"Missing Matter" Missing in 19 Dwarf Galaxies

Scientists from the Chinese Academy of Sciences have identified 19 dwarf galaxies that appear to contain none of cosmology’s mysterious dark matter. Learn why this challenges the conventional wisdom about the workings of our universe.

We’ve talked about dark matter in previous stories. Some people have called it ”missing matter.” They’re the terms scientists use to describe the discrepancy between the rate of acceleration they observe in distant galaxies and the mass that they can account for in them.

It all started when astronomer Fritz Zwicky was studying galaxies in the Coma Cluster. He added up all of the observable matter. Then, he compared that to the gravitational effects he could see. That left him with 500 times more gravity than expected.  

Cosmologists have consistently confirmed Zwicky’s discovery. The matter that we can see seems only to make up about 5% of the known universe, while this mysterious dark matter makes up 27%. Scientists aren’t sure what this unexplained dark matter is, but most of them are confident that it’s out there.

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19 Dwarf GALAXIES WITHOUT any MISSING MATTER

Last week, scientists from the Chinese Academy of Sciences in Beijing announced an unusual discovery in the journal Nature Astronomy. The team, led by astrophysicist Qu Guo has found 19 galaxies where there is far less missing matter than current theories predict.

These are dwarf galaxies. That means they contain only a few billion stars. Full-fledged galaxies, like our own Milky Way galaxy, have several hundred billion stars. Dwarf galaxies come in various shapes and sizes. There are spiral, elliptical, spheroidal, irregular and cloud-like dwarf galaxies throughout the universe.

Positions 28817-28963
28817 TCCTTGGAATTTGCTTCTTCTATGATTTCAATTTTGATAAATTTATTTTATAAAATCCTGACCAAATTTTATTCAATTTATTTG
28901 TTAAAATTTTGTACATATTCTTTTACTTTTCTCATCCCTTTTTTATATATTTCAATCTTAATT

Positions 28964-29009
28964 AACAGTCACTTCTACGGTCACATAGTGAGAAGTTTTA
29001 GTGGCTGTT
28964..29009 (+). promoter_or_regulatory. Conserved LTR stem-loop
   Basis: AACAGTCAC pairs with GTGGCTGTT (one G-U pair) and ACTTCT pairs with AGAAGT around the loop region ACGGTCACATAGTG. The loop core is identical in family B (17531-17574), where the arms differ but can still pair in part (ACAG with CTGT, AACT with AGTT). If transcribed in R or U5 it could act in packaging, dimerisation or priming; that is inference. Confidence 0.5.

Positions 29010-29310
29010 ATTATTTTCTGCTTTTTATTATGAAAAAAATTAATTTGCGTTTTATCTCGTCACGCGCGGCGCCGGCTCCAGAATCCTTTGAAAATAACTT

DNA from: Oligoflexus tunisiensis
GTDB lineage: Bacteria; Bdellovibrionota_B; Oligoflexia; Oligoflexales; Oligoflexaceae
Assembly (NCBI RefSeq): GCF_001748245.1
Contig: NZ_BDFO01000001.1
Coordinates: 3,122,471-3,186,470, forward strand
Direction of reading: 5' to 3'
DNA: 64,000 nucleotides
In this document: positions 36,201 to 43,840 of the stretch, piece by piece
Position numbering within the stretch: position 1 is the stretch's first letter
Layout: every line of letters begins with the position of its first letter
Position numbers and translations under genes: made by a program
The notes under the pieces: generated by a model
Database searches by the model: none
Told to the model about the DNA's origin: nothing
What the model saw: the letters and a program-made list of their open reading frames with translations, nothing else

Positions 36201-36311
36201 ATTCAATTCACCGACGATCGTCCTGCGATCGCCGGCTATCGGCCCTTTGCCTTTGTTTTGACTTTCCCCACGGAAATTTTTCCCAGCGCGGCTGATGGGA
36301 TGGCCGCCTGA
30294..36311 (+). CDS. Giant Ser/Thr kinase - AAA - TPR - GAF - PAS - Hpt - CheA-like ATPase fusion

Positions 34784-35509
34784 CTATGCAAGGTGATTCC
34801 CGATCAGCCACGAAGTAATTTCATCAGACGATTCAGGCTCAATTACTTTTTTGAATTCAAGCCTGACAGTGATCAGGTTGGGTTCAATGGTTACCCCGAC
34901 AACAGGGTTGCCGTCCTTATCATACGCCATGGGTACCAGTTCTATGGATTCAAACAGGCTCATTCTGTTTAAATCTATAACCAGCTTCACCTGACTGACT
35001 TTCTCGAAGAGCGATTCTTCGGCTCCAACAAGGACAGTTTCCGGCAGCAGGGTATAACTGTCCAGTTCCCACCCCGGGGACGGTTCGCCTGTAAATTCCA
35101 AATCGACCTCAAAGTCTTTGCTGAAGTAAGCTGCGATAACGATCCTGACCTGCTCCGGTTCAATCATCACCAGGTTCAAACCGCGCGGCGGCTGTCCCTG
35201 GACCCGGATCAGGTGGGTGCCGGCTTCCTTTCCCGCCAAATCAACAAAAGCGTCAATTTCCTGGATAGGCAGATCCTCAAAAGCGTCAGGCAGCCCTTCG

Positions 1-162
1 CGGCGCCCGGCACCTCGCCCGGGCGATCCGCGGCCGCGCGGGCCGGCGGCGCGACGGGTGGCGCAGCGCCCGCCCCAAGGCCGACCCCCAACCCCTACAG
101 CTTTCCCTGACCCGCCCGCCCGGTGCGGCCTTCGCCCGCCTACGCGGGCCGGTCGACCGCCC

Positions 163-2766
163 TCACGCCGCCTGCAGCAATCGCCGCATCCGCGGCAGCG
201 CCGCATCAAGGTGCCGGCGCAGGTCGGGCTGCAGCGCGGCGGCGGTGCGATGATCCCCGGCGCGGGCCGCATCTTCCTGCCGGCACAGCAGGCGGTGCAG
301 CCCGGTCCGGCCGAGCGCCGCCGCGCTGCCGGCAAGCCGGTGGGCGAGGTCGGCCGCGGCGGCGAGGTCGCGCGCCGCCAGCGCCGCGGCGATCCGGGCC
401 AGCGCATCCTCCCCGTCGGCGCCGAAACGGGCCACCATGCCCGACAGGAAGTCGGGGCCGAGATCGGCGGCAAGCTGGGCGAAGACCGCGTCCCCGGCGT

Cosmologists think that dwarf galaxies form in the same way as standard galaxies. They arise either from interaction with dark matter or from gas clouds. The eventual fate of most dwarf galaxies is to be drawn toward standard galaxies by gravity. Then they’re torn apart and merged into them.

scientists had known about four others

Before this discovery, scientists had known about four other dwarf galaxies that showed no missing matter discrepancy. Professor Kyle Oman and his team at Durham University in England discovered the first two of these. Then others came to light based on research by Yale University astronomer Pieter van Dokkum and his colleagues.

Not all scientists buy into the idea that dark matter exists. They argue that there never was any missing matter. The solution to the galactic mystery, in their minds, is that we don’t understand gravity as well as we think we do.

Their ideas are called modified gravity theories. The most prevalent version is called Modified Newtonian Dynamics (MOND). We’ve all heard the story of Sir Issac Newton and the apple. He incorporated his observations of gravity into his famous three laws of motion, which have been the backbone of classical mechanics ever since.

laws of gravity we haven’t understood until now?

MOND challenges both Newton’s laws and the existence of dark matter. It originated with physicist Mordehai Milgrom from Israel. The idea is that the peculiar velocities of stars in galaxies are caused, not by a bunch of missing matter, but by laws of gravity we haven’t understood until now. Maybe at tiny accelerations, as we see in galaxies but not here on earth, the law of gravity differs from the math handed down to us from Newton.